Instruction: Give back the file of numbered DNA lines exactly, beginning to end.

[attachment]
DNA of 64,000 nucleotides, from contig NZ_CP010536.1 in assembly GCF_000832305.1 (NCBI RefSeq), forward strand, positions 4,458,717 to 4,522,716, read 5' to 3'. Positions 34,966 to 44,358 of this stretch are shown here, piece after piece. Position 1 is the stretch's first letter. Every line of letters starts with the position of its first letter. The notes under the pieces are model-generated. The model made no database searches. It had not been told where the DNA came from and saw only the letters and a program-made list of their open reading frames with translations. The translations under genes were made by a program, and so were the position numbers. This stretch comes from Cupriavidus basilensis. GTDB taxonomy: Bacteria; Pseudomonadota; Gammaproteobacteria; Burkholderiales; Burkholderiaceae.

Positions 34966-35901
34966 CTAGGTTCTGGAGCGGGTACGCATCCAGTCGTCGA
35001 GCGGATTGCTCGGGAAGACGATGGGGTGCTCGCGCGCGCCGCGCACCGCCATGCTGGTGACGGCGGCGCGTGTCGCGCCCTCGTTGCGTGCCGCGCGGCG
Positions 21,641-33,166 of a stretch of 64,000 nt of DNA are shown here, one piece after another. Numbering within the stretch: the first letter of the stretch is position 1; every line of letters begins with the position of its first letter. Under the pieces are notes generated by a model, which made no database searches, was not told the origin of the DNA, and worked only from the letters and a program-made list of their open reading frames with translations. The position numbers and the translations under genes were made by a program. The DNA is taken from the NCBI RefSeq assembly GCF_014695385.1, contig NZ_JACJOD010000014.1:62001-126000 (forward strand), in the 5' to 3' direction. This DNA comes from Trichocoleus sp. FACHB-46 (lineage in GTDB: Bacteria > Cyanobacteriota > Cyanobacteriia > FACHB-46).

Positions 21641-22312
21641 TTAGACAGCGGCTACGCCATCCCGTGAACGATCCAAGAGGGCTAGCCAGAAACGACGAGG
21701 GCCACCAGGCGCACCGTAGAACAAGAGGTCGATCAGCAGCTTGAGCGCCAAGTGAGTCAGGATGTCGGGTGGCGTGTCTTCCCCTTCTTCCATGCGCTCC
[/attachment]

DNA of 64,000 nucleotides, from contig NZ_CP010536.1 in assembly GCF_000832305.1 (NCBI RefSeq), forward strand, positions 4,458,717 to 4,522,716, read 5' to 3'. Positions 34,966 to 44,358 of this stretch are shown here, piece after piece. Position 1 is the stretch's first letter. Every line of letters starts with the position of its first letter. The notes under the pieces are model-generated. The model made no database searches. It had not been told where the DNA came from and saw only the letters and a program-made list of their open reading frames with translations. The translations under genes were made by a program, and so were the position numbers. This stretch comes from Cupriavidus basilensis. GTDB taxonomy: Bacteria; Pseudomonadota; Gammaproteobacteria; Burkholderiales; Burkholderiaceae.

Positions 34966-35901
34966 CTAGGTTCTGGAGCGGGTACGCATCCAGTCGTCGA
35001 GCGGATTGCTCGGGAAGACGATGGGGTGCTCGCGCGCGCCGCGCACCGCCATGCTGGTGACGGCGGCGCGTGTCGCGCCCTCGTTGCGTGCCGCGCGGCG
Positions 21,641-33,166 of a stretch of 64,000 nt of DNA are shown here, one piece after another. Numbering within the stretch: the first letter of the stretch is position 1; every line of letters begins with the position of its first letter. Under the pieces are notes generated by a model, which made no database searches, was not told the origin of the DNA, and worked only from the letters and a program-made list of their open reading frames with translations. The position numbers and the translations under genes were made by a program. The DNA is taken from the NCBI RefSeq assembly GCF_014695385.1, contig NZ_JACJOD010000014.1:62001-126000 (forward strand), in the 5' to 3' direction. This DNA comes from Trichocoleus sp. FACHB-46 (lineage in GTDB: Bacteria > Cyanobacteriota > Cyanobacteriia > FACHB-46).

Positions 21641-22312
21641 TTAGACAGCGGCTACGCCATCCCGTGAACGATCCAAGAGGGCTAGCCAGAAACGACGAGG
21701 GCCACCAGGCGCACCGTAGAACAAGAGGTCGATCAGCAGCTTGAGCGCCAAGTGAGTCAGGATGTCGGGTGGCGTGTCTTCCCCTTCTTCCATGCGCTCC